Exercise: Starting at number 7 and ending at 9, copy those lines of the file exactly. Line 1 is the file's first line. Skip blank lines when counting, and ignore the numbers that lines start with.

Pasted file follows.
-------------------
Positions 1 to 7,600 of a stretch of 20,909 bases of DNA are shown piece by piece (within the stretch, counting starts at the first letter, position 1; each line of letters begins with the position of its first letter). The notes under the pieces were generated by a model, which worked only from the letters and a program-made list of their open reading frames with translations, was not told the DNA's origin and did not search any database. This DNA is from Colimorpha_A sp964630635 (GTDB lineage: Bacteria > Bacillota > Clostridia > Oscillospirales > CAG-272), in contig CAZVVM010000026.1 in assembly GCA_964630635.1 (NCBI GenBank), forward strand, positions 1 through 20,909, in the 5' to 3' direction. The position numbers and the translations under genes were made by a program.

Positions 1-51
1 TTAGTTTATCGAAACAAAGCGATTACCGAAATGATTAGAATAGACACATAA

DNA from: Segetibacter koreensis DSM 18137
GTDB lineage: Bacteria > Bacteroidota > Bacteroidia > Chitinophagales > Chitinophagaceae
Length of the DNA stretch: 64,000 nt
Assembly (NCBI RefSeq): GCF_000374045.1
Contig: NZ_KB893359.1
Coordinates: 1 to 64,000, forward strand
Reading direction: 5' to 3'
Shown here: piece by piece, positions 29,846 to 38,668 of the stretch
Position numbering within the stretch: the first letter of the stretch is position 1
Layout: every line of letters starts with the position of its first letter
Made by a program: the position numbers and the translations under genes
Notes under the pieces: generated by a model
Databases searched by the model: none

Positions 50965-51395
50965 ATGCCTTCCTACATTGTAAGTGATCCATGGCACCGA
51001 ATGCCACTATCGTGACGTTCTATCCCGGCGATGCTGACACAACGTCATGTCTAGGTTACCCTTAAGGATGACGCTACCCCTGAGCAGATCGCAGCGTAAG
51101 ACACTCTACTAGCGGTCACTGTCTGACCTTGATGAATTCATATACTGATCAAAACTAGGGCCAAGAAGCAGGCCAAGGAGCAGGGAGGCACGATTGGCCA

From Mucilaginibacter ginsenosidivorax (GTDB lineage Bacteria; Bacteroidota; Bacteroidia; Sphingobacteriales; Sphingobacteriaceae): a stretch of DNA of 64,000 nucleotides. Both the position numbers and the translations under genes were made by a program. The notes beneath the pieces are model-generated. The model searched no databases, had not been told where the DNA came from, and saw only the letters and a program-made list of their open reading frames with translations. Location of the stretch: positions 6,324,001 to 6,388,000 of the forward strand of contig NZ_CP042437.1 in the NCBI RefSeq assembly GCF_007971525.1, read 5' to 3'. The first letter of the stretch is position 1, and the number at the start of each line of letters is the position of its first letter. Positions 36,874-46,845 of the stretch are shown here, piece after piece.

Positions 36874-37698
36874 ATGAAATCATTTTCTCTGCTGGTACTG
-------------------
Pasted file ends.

Assembly (NCBI RefSeq): GCF_000374045.1
Contig: NZ_KB893359.1
Coordinates: 1 to 64,000, forward strand